WC: The use of color in your collection is so striking and evocative. “[P]ink sand,” a “purple eel,” and “red bricks”—among others—dot the landscape of your poems. Oftentimes, there is a thoughtful sparingness to the appearance of color, making each instance feel like a spark within the text. How do you think color functions differently or similarly in writing on the page versus in a painting in a gallery space?

NR: I have two thoughts about this. First, what comes to mind is that neuroscientist experiment in which scientists discovered that reading the phrase “a green suede glove” makes the part of your brain light up as if you’d actually touched the object itself. So something about color—and texture—has that ability to do something to your brain. Something mimetic perhaps? Second, the gallery space probably invites slightly different neurological activity. In terms of neuroscience, I don’t know enough about the difference between reading a page vs. looking at a painting, but both involve the eye and the brain and speed. Just because you can enter a room and see a huge Kerry James Marshall painting and recognize all the bright colors doesn’t mean that you have the same experience as the one where you stand there and sustain your own looking, which is a different experience than if you try to name the colors for yourself (“So that’s a blue, a robin’s egg blue? Or no, it shades off until that kind of yellow that reminds me of my dad’s Volvo”). 

There’s a large great Marshall painting in the same room as the Bartlett time paintings in the Modern and Contemporary Art gallery, which is perhaps why it’s coming to mind. Standing there, letting your eyes repeat their movement across the surface, sometimes pausing, almost having to work backwards, something deepens in you. And if I were to try to name the different shades and pigments of a Kerry James Marshall painting, I think the process of trying to name them—sorting through my own vocabulary and silences—would make the color function differently. My instinct tells me that color functions on the page vs. in a room according to the speed with which a person can experience their experience.

WC: There are so many wonderful layers and screens in your poems—a “dark glass door,”[t]he blare of a camera,” a “[t]ransparent” “ghostfish.” Are there similarities between the ways that poetry and paintings create texture, shape, and depth? 

NR: Oh I’d never noticed that before actually. Thank you for noticing that! I think poetry and paintings both use repetition and sequencing to sustain an illusion.

WC: Do you think there are experiential aspects poetry can evoke that painting or other visual art cannot—or vice versa? Are there works of art for which you think it would be extremely difficult or impossible to write an ekphrastic poem? 

NR: There isn’t any artwork that can’t—literally—be written about, since words, no matter how vexed, do exist. Paul Celan, Cathy Park Hong, even e.e. cummings: they all show how words can be suspended between languages or put together in new ways. And writing about the failure to respond adequately to an art piece is still a way of writing about that art. And that’s enough. There is a difference between a word and an object or a brush stroke or paint, but that’s all I know. I think each writer learns, on the spot, and over time, what that difference is when they write. For people who like to look at art, read texts, watch films, and so on, the knowledge of that difference creates energy that goes into the act of writing the poem, rebounding the line. I’ve tried to answer this question a few times in my writing these responses, but I always come back to a blank wall about it.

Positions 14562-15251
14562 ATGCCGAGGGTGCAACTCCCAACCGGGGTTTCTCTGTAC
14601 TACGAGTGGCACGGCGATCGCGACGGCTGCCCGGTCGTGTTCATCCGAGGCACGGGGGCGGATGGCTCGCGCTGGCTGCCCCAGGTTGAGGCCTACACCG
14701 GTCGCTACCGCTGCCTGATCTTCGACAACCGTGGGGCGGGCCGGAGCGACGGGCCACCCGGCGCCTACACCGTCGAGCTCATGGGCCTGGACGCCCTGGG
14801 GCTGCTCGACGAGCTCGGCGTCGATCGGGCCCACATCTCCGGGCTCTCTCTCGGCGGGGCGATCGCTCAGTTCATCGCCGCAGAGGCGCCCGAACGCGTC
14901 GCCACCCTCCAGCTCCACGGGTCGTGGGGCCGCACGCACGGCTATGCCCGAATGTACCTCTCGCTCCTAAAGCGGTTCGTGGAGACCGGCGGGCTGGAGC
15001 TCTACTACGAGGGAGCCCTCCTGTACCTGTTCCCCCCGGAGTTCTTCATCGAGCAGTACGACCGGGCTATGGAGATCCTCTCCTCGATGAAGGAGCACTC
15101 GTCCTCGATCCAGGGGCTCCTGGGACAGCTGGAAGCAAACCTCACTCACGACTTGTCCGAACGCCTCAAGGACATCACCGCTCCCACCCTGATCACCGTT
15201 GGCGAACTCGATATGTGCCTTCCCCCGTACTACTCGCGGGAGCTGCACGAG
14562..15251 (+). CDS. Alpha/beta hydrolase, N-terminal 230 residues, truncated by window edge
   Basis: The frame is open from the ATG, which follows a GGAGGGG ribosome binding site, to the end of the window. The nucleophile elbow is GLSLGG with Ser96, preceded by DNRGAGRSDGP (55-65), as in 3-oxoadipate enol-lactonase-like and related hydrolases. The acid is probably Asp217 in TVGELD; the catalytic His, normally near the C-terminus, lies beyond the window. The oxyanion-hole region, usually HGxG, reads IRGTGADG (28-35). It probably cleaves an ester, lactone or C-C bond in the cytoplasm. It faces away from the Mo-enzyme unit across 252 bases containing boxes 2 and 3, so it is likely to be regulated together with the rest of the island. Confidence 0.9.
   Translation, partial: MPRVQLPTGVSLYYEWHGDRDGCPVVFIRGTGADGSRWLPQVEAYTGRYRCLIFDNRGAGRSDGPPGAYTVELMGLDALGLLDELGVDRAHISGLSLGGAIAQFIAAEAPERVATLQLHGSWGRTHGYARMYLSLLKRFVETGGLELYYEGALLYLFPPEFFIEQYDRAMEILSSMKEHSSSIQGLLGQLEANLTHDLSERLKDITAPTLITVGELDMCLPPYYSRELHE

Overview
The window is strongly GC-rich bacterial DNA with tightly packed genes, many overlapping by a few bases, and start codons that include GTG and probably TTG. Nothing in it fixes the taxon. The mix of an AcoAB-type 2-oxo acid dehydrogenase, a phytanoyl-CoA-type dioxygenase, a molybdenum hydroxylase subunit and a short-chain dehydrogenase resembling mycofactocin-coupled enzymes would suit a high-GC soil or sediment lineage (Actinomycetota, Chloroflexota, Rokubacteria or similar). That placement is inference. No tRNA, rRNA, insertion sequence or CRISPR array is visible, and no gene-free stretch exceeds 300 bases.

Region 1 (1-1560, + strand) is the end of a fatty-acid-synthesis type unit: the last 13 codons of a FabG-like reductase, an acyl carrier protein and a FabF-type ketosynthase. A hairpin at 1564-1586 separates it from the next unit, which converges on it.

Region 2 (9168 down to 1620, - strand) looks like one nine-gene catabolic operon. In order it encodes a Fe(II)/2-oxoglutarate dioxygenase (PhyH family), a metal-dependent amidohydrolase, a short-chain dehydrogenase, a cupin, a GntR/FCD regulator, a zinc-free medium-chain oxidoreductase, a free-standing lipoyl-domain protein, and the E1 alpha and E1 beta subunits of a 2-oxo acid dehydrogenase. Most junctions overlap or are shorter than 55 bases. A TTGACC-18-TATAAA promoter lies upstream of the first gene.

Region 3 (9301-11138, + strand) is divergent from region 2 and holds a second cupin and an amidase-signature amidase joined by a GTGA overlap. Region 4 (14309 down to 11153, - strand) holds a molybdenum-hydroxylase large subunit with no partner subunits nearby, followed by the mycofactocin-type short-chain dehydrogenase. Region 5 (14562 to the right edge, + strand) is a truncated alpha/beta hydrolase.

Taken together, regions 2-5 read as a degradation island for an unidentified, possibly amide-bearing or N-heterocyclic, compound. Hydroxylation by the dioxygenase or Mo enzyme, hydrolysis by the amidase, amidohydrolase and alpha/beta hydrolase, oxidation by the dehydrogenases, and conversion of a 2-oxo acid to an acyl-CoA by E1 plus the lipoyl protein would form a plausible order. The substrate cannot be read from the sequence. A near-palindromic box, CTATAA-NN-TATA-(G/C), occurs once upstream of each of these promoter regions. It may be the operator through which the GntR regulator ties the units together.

WC: Are you hoping to build on this ekphrasis project? What are you working on next?

NR: This 24 Hour Air series is in my rearview mirror. I’m really happy that PANK has decided to publish these poems, since it’s important to me that they get to live together forever as the total series that they are. Right now, I’m working off and on on several different manuscripts—one’s a collaborative essay sequence about supermarkets and Covid-19 and poetry, with my friend the poet and critic Eileen G’Sell; another’s a group of book reviews, including a review of Poupeh Missaghi’s trans(re)lating house one which always does something amazing in the simple haunting form. I’m still at work—slowly—on that book about singing and poetry that I mentioned. 

The most demanding work I’m developing I started in April of 2020, in the pandemic. The manuscript is kind of epic—it features a protagonist and several recurring characters, and has something in common with a novel, although each poem does stand on its own, or that’s a goal. To make the poems, I’ve come up with a repeatable process that involves drawing three notecards from a big box of notecards I’ve created; on the notecards are 1) quotations I’ve copied out from pre-modern poetry like Dante and Homer; 2) quotations from nonfiction sources, from NYTimes articles to environmental writing to literary criticism; 3) quotations from interviews with artists like Lynette Yiadom-Boakye and Cecily Brown, and writers like Claudia Rankine and Deborah Eisenberg. Each time I want to write a poem, I pull out the big box of cards, draw three cards randomly, one of each type of source, and then I allow a verbal situation to happen. All the poems, as first drafts, share the same form—tercets with a final monostich (Hi Dante). All these small parts make an easy process to re-enter at any moment. The process is energizing and easy and dizzying—like when you lose your breath because of a long phrase that you sing. I started this manuscript in April and already have a first draft of a manuscript that’s 275 pages. It’s a lot. Once I learned to follow my breath, which is thought-instinct-life-force, almost anything seems possible.      

An Excerpt from 24 Hour Air